runWithContext { sc =>
    val r = TriggerExample.extractFlowInfo(sc.parallelize(data))
    r should haveSize(1)
    r should containSingleValue(("94", 29))

When your pipeline section contains input and/or output, you can also create an anonymous JobTest to inject the test data.

If we have the following pipeline section:

sourcedef pipeline(sc: ScioContext, input: String, output: String): Unit = {
    .map(_ + "X")

It can be tested with:

sourceJobTest(pipeline(_, "in.txt", "out.txt"))
  .input(TextIO("in.txt"), Seq("a", "b", "c"))
  .output(TextIO("out.txt"))(_ should containInAnyOrder(Seq("aX", "bX", "cX")))

Test for pipeline with windowing

We will use the LeaderBoardTest to explain how to test Windowing in Scio. The full example code is found here. LeaderBoardTest also extends PipelineSpec. The function under test is the LeaderBoard.calculateTeamScores. This function calculates teams scores within a fixed window with the following the window options:

  • Calculate the scores every time the window ends
  • Calculate an early/“speculative” result from partial data, 5 minutes after the first element in our window is processed (withEarlyFiring)
  • Accept late entries (and recalculates based on them) only if they arrive within the allowedLateness duration.

In this test, we are testing calculateTeamScores for when all of the elements arrive on time, i.e. before the watermark.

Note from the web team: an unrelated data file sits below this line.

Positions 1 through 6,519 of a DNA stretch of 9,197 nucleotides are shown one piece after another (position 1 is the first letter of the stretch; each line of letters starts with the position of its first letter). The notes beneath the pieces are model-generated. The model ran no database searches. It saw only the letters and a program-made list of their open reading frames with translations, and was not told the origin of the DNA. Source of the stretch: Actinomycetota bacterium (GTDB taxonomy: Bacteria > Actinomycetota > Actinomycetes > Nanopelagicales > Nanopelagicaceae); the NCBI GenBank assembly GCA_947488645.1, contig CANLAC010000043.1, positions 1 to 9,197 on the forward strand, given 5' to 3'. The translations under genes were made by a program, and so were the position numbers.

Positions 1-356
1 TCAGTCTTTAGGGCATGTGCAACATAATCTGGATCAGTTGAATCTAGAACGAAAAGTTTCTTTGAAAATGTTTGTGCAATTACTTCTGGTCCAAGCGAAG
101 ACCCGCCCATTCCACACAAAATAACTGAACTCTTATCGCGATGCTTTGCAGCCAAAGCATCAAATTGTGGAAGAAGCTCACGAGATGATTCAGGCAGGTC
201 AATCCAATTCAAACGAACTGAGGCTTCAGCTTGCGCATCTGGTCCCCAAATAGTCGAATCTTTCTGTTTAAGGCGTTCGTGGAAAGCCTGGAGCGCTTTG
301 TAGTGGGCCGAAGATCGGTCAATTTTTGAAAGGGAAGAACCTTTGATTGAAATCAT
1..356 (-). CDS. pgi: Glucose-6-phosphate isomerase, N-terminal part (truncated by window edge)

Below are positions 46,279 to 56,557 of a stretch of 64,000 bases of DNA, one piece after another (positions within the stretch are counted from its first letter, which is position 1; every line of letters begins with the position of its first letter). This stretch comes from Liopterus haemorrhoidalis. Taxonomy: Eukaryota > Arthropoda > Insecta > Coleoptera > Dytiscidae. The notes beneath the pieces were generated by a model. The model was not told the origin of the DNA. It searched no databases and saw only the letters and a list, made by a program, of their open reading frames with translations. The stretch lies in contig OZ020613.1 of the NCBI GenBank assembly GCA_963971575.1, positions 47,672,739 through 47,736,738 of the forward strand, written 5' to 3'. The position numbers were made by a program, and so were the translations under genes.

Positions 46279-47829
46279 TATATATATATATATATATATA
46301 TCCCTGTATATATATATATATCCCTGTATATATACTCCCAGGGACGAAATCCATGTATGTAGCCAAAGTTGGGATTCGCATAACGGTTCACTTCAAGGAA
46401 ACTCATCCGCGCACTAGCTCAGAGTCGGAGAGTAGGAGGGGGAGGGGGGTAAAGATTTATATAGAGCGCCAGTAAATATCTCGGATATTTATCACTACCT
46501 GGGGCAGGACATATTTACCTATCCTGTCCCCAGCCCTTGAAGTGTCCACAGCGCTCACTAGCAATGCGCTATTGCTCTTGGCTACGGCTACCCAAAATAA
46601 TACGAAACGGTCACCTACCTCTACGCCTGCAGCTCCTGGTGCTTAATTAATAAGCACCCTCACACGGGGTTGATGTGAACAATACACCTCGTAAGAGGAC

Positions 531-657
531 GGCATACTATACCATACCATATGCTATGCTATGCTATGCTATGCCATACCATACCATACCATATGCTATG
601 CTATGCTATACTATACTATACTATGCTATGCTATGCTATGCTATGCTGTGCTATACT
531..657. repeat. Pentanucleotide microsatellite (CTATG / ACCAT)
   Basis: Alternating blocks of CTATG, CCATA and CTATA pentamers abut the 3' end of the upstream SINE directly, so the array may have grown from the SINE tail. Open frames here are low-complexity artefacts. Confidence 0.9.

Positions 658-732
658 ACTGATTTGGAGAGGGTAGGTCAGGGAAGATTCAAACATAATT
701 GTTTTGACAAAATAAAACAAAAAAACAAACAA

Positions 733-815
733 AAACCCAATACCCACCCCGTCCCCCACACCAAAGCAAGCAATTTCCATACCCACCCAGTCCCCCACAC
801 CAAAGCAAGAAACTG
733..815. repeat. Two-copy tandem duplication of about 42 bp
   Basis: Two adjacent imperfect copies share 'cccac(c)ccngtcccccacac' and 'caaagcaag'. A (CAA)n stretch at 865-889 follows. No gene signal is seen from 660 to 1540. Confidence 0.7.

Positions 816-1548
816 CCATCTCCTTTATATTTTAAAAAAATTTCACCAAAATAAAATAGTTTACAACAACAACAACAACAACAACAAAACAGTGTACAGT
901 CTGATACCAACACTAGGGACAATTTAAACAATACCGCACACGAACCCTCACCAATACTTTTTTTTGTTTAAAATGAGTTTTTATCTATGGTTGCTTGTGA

First, we have to create an input stream representing an unbounded SCollection of type GameActionInfo using the testStreamOf. Each element is assigned a timestamp representing when each event occurred. In the code snippet above, we start at epoch equal zero, by setting watermark to 0 in the advanceWatermarkTo.

We add GameActionInfo elements with varying timestamps, and we advanced the watermark to 3 minutes. At this point, all elements are on time because they came before the watermark advances to 3 minutes.

sourceval stream = testStreamOf[GameActionInfo]
  // Start at the epoch
  // add some elements ahead of the watermark
    event(blueOne, 3, Duration.standardSeconds(3)),
    event(blueOne, 2, Duration.standardMinutes(1)),
    event(redTwo, 3, Duration.standardSeconds(22)),
    event(blueTwo, 5, Duration.standardSeconds(3))

We then more GameActionInfo elements and advance the watermark to infinity by calling the advanceWatermarkToInfinity. Similarly, these elements are also on time because the watermark is infinity.